Thursday, January 28, 2021

It was supposed to be the year of the female movie hero

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The first rumblings came when Diana Prince’s metallic boots crossed No Man’s Land in 2017 Wonder woman. The movement gained momentum when Carol Danvers fell through the roof of that blockbuster two years later. The female-led superhero movies were finally here – and they were about to be huge.

Then they weren’t. Among the many other trends that never really caught on in 2020, the Year of the Female Superhero never really came to fruition. On another timeline, this year would have started with Birds of prey and ended with Angelina Jolie and the team of immortal heroes saving the world in Eternals. The Margot Robbie – with Birds hit theaters in early February, but was barely able to complete its tour before Covid-19 arrived and closed a month later, many of the world’s major film markets. After that, none of the female-led tent poles, not Black Widow, do not Wonder Woman 1984, do not Eternals– makes a splash on the big screen.

Theoretically, this should mean that everything is just a little delayed, that next the year will be the year of the woman (Doing Hero Shit in Movies). But that’s not really how these things work. They need a boost. There is a rule of thumb that three makes a trend. When it looked like 2020 was going to feature not only a Harley Quinn vehicle, but also a new Wonder Woman movie and the (long-awaited) Black Widow standalone film, it looked like this could be the year that showed what 12 full calendar months. superheroines looked like. Hollywood had already learned, thanks to Wonder woman and Captain Marvel, that films presented by women could make money (duh), and in 2019, some 43% of top-grossing films featured a female principal or co-principal according to a report from the USC Annenberg Inclusion Initiative. The road to a year with, say, more than one big female superhero movie in theaters has never seemed more open. Then their passage was blocked.

Yes, to be clear I am aware that Wonder Woman 1984 East hit HBO Max and a few theaters on December 25. Two comic-based films presented by female actors – and with female directors! – will be released this year. I am happy. But it is the theatrical races that give their impact to the tentpoles. It’s not just the opening weekend box office returns that make for success – though these help – it’s also the buzz of being in a theater on opening night and to experience something with an audience. People have seen Iron Man fight a series of battles. Wonder Woman? Less then. Watching 1984 might provide some much-needed escape this holiday season, but knowing that Diana isn’t using her moment to potentially wow multiplexes, it seems like a bummer.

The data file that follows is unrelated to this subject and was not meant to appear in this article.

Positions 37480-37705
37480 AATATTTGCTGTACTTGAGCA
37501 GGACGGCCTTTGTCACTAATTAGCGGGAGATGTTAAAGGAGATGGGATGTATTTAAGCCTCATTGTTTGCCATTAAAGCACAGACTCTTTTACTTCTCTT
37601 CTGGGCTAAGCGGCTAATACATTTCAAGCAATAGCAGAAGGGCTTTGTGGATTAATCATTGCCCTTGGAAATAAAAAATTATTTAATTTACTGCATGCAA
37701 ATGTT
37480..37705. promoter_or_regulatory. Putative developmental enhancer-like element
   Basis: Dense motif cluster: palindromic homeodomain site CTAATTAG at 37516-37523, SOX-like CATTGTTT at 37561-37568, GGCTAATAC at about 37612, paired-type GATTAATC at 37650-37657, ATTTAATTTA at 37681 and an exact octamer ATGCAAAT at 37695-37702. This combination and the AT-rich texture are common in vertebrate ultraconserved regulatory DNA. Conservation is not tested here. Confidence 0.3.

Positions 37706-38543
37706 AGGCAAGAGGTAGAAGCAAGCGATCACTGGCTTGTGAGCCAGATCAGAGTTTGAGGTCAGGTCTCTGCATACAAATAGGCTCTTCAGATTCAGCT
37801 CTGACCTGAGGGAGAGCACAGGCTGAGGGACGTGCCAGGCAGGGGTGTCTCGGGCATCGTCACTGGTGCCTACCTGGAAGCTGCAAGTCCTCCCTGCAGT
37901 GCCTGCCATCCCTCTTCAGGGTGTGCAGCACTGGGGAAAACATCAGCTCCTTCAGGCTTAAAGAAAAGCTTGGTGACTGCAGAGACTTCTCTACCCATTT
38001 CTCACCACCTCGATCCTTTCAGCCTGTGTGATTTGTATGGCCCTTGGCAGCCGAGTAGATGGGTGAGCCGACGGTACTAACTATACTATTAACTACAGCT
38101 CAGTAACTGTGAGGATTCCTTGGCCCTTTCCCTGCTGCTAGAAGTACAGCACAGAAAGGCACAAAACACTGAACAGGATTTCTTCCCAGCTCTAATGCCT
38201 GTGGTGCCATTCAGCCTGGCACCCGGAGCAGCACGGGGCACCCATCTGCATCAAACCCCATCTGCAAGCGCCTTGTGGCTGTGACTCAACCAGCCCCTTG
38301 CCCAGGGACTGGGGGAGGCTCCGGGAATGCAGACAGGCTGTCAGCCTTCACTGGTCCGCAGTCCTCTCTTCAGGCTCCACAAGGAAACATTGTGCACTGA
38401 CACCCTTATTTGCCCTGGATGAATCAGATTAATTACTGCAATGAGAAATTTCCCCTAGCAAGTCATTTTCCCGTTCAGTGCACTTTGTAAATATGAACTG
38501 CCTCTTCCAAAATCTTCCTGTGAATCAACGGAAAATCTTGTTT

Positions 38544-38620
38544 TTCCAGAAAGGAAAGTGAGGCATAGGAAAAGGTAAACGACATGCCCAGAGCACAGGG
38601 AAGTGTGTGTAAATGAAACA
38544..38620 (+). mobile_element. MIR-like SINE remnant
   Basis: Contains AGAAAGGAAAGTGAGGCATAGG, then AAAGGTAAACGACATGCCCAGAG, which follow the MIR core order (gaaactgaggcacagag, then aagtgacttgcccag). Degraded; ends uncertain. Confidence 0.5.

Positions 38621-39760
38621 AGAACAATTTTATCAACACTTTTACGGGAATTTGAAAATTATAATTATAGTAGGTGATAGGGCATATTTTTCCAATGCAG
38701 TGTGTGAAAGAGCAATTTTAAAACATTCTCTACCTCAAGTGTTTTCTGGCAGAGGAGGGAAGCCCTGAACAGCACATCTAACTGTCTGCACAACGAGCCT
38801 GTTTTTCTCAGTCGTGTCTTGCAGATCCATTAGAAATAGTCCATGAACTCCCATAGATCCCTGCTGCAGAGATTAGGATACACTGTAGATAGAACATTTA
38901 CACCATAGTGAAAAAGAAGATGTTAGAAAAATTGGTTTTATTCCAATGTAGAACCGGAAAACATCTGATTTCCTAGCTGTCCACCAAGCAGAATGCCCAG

Will she and her parents recover? Probably. Again, just because not all of the great female superhero movies came out in 2020 doesn’t mean they never will. But when they do, even if theaters are one day able to return to full capacity, these releases will be dispersed, they won’t have the effect of this filming in Avengers: Endgame when all the Avengers women show up to guard captain marvel. (It also makes the days with more superhero movies featuring people of color a distant dream, especially given the passing of Black Panther actor Chadwick Boseman earlier this year.)

And those are just the movies that are, essentially, in the box. Covid-19 also halted production of dozens of other films that hadn’t even started filming. Earlier this year, WIRED had Captain Marvel star Brie Larson, and Nia DaCosta, the rumor director for Captain Marvel 2, as guests of our WIRED25 conference. We were dying to know what to expect, but neither could really speak to the status of the film. It’s not uncommon for filmmakers to not talk too much about their films before they’re packed – or, in Larson’s words, “I’m so excited to be talking about this movie at a time when Marvel is down. kill me to talk about it ”- but even in September it was as if Captain Marvel 2 was so far away. Too far to still hope. A prophesied hero but lost in the cosmos.


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